A German-backed clique of Brussels officials in the European Commission is fighting to exclude Britain from the Galileo satellite project. French officials privately said they were unhappy with proposals that would block Britain from the government and military navigation system after Brexit. Other nations standing in solidarity with Britain and defending the country against Brussels officials include Spain, Sweden, the Netherlands, and the Baltic states. Led by Martin Selmayr, the commission’s top mandarin, the Brussels group is causing some concern among diplomats who believe they could be acting beyond their remit.
A German-backed clique in the European Commission has created a rift between Brussels and Paris with its plan to exclude Britain from the Galileo satellite project. French officials have privately told the commission that they are unhappy at proposals to deny the UK access to the EU-wide scheme’s encrypted navigation system for government and military users after it leaves the bloc. They have joined Spain, Sweden, the Netherlands and the Baltic states in objecting to shutting Britain out.
THE European Union could be thrown in the into chaos by a no deal Brexit after the bloc’s budget chief Gunter Oettinger suggested the Commission had no plans to leave a potential British void in the 2019 budget. Senior EU officials have long maintained “nothing is agreed until everything is agreed” when it comes to Brexit, but with nothing yet formally agreed the bloc has factored in Britain’s financial contribution into next year’s budget. Westminster and Brussels have agreed to include an implementation period into the withdrawal deal, which would see the UK continue to pay into the EU’s coffers as it if were a member until December 2020.
The EU standards watchdog is escalating its investigation into the scandal-hit rise of Jean-Claude Juncker’s loathed sidekick Martin Selmayr, who was this year made Europe’s top civil servant. Juncker sparked outrage in Feburary when he parachuted his political Chief of Staff into the hugely powerful role as Secretary General of the European Commission. There were rumours that commissioners’ support was bought. EU civil servants revolted over Selmayr’s lack of experience – the German lawyer, who has never worked in even the most junior official role, is now in charge of 33,000 non-political staff. Concerns were also voiced that Selmayr’s appointment entrenched German bias at the top of the EU.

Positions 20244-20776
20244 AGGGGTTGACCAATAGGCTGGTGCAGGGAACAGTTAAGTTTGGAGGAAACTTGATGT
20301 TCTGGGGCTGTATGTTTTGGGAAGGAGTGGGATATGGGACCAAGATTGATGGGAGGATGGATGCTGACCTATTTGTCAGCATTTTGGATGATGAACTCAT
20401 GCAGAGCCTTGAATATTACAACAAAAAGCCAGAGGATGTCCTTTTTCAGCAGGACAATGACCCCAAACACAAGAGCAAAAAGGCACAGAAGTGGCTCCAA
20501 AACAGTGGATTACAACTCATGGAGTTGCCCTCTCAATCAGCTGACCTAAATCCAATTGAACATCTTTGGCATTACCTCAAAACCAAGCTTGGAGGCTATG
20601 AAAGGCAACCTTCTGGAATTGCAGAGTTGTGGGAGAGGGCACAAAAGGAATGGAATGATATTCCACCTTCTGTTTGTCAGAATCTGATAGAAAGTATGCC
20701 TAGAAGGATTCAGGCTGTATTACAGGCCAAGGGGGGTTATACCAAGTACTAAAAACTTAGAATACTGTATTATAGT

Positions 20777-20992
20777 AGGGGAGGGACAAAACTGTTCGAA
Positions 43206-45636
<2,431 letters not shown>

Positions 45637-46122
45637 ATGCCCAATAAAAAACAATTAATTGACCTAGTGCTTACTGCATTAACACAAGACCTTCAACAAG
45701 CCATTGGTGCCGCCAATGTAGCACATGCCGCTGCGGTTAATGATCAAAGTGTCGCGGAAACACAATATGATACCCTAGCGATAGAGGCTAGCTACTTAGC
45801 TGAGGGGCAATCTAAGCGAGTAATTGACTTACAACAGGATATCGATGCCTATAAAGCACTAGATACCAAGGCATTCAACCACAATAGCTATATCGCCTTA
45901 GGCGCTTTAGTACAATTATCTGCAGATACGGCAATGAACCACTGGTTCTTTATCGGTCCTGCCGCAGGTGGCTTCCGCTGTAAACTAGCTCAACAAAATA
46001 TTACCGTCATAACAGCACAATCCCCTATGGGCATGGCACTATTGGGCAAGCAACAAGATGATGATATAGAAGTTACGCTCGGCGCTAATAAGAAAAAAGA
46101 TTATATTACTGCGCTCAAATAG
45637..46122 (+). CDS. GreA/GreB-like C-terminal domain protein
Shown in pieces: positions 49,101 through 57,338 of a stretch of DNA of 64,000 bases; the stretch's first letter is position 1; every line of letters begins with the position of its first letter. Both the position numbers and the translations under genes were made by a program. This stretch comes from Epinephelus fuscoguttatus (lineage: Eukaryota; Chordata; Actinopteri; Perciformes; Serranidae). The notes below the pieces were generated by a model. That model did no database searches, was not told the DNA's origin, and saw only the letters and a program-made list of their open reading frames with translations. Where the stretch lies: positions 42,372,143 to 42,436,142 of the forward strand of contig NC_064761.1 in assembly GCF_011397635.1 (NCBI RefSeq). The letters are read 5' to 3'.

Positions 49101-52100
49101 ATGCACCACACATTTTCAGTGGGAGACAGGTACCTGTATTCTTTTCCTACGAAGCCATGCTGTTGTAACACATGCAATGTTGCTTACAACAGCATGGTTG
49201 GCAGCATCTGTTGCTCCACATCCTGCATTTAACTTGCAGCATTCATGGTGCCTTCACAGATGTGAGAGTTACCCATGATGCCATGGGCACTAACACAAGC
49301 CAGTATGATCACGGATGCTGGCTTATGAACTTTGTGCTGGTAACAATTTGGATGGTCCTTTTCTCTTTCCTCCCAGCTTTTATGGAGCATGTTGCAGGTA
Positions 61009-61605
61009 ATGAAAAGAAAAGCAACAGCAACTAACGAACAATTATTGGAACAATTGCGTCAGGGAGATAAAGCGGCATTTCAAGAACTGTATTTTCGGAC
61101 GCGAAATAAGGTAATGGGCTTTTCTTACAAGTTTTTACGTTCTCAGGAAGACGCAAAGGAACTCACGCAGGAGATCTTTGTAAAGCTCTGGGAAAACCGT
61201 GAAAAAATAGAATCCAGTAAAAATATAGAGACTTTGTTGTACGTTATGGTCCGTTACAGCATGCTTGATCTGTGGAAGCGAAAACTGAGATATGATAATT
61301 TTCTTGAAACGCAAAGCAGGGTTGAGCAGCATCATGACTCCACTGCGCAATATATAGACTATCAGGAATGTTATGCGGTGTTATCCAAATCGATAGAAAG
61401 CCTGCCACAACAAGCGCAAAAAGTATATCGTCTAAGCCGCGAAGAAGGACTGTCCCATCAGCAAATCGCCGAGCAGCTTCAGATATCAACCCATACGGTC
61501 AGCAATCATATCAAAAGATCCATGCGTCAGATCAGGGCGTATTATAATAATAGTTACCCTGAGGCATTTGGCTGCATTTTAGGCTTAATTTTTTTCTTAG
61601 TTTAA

Theresa May will ask the European Union for a second Brexit transition period to run until 2023 to avoid a hard border in Ireland. Britain will propose another transition covering customs and trade that will follow the period already agreed, scheduled to last until the end of 2020, The Times understands. The prime minister’s new proposal has not yet been tabled in Brussels and faces opposition from EU negotiators and Brexit-supporting Conservatives. The transitional deal already agreed will last from next March to the end of 2020. Britain will ask for a customs and regulatory alignment implementation period from 2021 to at least 2023 to avoid the need for infrastructure or checks on the border.
Jeremy Corbyn has been accused of “defying the will of the people” by expressing support for the unification of Ireland as he makes his first visit to Ulster as Labour leader. Unionists said Mr Corbyn was “plain wrong” in his belief that the majority of people on the island of Ireland support unification, which would mean the break-up of the United Kingdom. They also challenged him to meet families of IRA murder victims and “listen to what they have to say” following his failure to apologise for his past support for the terrorist group. Mr Corbyn will make a speech at Queen’s University Belfast.